Get to know the event organizers and help before the event starts, so they know what you're doing and won't think twice about it. Flattery and booze work wonders.

Dress like a pro, and you'll be treated like one.

Have business cards handy. Lots.

Be creative; can you get a B-roll shot of your subject from the balcony?

Have a list of shots you'd like to get... get them, then the rest are gravy.

Tip generously and the help will get you into places you'd not normally ever have access to.

Take and charge more batteries than you need; bring more tapes, paper, and pens than you expect to use.

Finally: its all about telling a story, even if its a highly structured format like a documentary. Plan beforehand what you'd like to say, then capture the moments which help you say it, and the editing will be a breeze because you don't have to go FIND a story in all your footage.

That's the stuff that's on my mind when I go do a shoot like these.

Guest
12-23-2003, 11:00 AM
thanks for the tips!

i am totally in with the people putting it on so access shouldn't be a problem.

going into it i don't have any specific person in mind to focus on, i wanted to just take it all in and see what comes up

i should have plenty of access before the event for testing and lots of access to the setup time and pretty much anything else i want to tape.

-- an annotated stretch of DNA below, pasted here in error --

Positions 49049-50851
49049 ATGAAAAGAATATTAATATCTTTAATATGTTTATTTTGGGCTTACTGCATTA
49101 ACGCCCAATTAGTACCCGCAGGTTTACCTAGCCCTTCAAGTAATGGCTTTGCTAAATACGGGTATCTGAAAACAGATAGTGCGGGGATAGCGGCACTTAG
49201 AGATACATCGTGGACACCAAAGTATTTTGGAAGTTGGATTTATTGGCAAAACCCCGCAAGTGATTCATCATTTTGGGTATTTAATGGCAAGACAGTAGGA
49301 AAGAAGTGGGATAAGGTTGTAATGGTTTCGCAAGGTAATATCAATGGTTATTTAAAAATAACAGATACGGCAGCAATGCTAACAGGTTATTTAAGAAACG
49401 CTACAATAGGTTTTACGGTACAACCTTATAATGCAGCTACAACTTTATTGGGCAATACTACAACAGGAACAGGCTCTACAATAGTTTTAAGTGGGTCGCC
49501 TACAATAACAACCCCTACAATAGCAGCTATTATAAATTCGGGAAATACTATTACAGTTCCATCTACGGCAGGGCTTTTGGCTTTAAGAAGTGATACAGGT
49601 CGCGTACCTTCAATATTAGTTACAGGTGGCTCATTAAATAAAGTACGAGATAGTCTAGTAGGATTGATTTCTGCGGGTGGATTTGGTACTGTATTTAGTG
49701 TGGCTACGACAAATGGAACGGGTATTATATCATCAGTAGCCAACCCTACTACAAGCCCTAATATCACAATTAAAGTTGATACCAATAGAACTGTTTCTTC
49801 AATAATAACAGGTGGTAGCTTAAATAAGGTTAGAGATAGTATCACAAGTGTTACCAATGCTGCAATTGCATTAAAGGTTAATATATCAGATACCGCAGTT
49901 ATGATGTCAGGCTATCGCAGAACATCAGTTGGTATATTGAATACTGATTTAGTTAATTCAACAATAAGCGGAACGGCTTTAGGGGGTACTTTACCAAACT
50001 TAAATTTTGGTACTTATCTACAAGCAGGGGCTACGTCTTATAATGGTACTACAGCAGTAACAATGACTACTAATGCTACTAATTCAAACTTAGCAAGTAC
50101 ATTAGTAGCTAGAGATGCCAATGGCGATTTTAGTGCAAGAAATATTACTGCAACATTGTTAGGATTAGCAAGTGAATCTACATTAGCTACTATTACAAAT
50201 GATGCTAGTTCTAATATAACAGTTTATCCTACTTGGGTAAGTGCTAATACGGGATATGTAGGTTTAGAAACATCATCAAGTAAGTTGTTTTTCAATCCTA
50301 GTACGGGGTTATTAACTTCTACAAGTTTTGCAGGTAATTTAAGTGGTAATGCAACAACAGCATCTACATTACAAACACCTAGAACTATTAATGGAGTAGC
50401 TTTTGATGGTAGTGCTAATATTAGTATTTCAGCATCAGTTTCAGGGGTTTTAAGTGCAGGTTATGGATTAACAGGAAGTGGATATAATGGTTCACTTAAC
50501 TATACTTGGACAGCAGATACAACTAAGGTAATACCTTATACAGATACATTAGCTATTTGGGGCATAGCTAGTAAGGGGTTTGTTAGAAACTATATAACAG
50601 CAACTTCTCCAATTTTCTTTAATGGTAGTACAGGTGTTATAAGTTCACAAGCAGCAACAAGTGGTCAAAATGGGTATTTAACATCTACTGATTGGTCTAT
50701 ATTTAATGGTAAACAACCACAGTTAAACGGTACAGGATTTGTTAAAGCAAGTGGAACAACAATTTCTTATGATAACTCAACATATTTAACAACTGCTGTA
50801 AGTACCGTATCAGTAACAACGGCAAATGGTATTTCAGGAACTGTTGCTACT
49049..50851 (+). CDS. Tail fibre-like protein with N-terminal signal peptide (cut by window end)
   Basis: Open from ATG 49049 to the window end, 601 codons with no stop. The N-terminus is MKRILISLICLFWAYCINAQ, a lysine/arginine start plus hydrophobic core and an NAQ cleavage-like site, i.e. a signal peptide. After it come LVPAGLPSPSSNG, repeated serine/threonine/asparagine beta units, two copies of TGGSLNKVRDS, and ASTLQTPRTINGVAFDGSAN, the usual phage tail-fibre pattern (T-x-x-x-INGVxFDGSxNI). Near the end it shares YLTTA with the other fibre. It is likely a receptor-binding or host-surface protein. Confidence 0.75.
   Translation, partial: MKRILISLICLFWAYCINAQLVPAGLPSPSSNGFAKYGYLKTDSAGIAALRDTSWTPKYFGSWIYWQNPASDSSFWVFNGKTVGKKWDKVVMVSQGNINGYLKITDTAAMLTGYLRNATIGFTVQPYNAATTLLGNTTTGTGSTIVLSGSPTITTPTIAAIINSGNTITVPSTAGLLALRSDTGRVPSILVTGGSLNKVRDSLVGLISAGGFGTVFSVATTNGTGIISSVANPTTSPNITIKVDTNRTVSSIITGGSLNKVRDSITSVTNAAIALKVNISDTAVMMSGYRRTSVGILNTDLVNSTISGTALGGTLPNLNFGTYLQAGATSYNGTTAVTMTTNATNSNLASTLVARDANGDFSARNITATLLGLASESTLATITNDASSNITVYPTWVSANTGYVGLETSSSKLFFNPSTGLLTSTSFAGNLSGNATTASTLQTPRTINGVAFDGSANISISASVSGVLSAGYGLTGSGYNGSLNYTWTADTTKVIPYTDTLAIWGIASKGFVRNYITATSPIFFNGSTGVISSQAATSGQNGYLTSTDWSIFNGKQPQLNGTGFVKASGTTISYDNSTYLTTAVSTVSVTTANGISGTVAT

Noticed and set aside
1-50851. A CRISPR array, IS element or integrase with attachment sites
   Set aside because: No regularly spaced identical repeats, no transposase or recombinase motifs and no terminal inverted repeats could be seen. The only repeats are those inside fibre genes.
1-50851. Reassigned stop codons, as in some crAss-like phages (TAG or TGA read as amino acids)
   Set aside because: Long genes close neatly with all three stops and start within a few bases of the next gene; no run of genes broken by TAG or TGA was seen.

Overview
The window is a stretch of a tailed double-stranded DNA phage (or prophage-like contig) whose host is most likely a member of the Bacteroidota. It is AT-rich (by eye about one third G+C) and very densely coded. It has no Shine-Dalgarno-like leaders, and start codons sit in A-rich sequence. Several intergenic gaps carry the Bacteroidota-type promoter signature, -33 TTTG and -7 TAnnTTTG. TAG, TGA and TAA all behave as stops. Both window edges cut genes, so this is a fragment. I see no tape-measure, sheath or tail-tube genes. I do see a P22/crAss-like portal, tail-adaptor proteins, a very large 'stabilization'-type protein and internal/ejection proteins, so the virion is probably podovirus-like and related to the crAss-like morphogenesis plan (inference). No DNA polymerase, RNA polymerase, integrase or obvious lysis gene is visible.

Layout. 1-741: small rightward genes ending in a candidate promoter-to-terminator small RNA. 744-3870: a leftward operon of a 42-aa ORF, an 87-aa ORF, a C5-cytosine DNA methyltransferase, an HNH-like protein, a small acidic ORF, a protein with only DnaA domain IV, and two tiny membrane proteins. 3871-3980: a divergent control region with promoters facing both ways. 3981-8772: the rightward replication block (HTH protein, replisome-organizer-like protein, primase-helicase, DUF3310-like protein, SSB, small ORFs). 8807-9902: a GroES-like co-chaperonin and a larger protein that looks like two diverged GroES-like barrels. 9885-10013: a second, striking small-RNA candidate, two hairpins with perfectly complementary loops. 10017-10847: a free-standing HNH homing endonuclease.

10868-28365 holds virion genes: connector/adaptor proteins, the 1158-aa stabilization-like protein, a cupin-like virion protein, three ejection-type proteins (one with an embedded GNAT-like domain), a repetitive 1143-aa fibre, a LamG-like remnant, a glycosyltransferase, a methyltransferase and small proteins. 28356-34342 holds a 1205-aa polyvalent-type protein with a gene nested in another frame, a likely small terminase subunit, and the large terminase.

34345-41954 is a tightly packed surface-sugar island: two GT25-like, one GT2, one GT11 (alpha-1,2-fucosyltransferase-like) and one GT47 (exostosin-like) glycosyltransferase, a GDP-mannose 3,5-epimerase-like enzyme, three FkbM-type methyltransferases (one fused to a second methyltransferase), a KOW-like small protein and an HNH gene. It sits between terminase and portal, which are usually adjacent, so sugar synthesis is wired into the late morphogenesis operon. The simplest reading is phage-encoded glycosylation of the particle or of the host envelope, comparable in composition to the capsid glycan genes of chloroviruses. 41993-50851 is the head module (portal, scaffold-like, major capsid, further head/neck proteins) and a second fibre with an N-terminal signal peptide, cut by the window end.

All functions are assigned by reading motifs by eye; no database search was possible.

what about camera settings? i don't even have my dvx yet, my dvx-100a is on a fedex truck and i'll have it tomorrow am!!

i have plent of time, the show isn't until the last weekend in february.

should i do 24p or 60i? that is the biggest question for me with the dvx-100a, when to use the 24p and when to go 60i

matthew

jaronheard
12-24-2003, 01:16 AM
i'd go with the 24p because when I first drank a lot of alcoholoic beverages after geting my dvx I thought I was seeing in 24p! ;)
But in all seriousness you will have to do your own tests as it is a matter of personal preferance. And don't forget 30p!

Guest
12-24-2003, 04:10 AM
how would 30p come out on a vhs dub?

matthew

Guest
12-25-2003, 09:30 AM
At this point, we're planning on using 30P for the Drunkard project, for several reasons:

1) We don't anticipate ever going to film
2) The most likely broadcast scenarios are NTSC television and DVD distribution
3) We will have a secondary camera, but it is a Panasonic EZ/1, which is no longer made. This camera does 60i only, but creates a fantastic image, and can blend well with the DVX100

Jay_Blanchard
01-01-2004, 09:36 AM
You're working on my dream project :)

Their website is hillarious & it should be an interesting shoot to say the least. I agree the 30p should be the way to go, but for the staggering drunk finale, I'd go with 24p and utilize the 100A's slow shutter mode.

Ah, sweet drunken video bliss....if I lived in the area I would have brought my camera and shot with you for free!

speedbump